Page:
"I look forward to a time when we can clearly see our toes while we wade in from the shore."
- Douglas R. Levin, PhD

Taking the Pulse

About CRWO (Chester River Watershed Observatory)

This pioneer observatory, an initiative of Washington College’s Center for Environment & Society, is designed to take the pulse of every aspect of the Chester River. The aim is to make the Chester the best understood watershed in the country. Water quality is measured by sensors in the Chester River, augmented by wells, sampling stations on land and autonomous vehicles “swimming” the river. Water flow, benthic habitat, and land use are investigated to better understand system dynamics and the interplay between people and the environment.

A system installed in the Foreman’s Branch of the Chester River tracks water temperature, conductivity, pH, turbidity, nitrates, phosphates (nutrients) and dissolved oxygen. Data generated has been used by Washington College students for classes and Senior Capstone Experiences. Every twenty minutes, five miniature observation buoys send water quality data, including water temperature, conductivity, salinity, turbidity, pH, and dissolved oxygen, to a central, publicly accessible website. The water quality data is augmented by the installation of five weather stations around the watershed. These sensors and many others are providing a dense network of monitors, collecting real‐time information on a host of variables critical to the health of the river.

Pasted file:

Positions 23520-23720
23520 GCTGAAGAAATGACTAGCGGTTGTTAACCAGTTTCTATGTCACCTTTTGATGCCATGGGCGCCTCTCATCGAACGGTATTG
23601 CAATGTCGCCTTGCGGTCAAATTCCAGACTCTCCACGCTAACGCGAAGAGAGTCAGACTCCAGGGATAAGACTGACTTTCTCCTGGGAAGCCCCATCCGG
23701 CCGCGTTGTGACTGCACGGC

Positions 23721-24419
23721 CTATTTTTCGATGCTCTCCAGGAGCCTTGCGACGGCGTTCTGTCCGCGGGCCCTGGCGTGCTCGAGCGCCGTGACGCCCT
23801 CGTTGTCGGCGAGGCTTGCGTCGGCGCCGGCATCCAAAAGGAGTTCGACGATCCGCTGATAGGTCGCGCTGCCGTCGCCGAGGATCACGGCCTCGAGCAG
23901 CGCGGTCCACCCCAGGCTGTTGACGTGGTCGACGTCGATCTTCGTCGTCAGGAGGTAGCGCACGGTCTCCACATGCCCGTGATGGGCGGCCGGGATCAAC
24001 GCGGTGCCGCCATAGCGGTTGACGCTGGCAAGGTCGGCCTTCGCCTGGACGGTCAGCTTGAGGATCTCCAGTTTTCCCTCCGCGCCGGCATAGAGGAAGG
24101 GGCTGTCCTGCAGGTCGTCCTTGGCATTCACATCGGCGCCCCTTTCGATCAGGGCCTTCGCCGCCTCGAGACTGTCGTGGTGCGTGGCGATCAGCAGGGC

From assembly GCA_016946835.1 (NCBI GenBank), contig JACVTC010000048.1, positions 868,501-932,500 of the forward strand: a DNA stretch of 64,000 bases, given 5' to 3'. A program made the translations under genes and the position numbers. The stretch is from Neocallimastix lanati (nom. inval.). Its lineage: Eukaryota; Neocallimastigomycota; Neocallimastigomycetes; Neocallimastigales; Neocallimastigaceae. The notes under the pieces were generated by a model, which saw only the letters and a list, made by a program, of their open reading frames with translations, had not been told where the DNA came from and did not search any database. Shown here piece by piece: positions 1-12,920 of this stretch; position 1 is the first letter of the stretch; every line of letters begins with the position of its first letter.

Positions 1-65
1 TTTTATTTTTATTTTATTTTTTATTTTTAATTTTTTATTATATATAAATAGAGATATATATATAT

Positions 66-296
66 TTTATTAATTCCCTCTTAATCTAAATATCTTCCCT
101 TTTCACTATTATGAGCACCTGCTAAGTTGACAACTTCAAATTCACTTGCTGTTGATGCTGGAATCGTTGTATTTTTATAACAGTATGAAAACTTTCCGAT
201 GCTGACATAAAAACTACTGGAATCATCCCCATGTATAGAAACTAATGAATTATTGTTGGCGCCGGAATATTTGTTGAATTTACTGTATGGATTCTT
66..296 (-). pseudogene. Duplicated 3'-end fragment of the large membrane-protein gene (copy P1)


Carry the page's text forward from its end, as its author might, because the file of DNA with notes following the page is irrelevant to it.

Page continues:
Data is reported on this website and available for public, academic and scientific use. CRWO research programs incorporate experience with hands-on learning opportunities with student-built buoys and underwater robots, as well as analyzing data. Our research vessels have an array of the latest electronics and environmental instruments for use in mapping and evaluating environmental features of the Bay and its tributaries. Teacher training programs and the involvement of K‐12 schools throughout the “schoolshed” are an integral part of the project, working alongside scientists, undergraduates, and volunteers.

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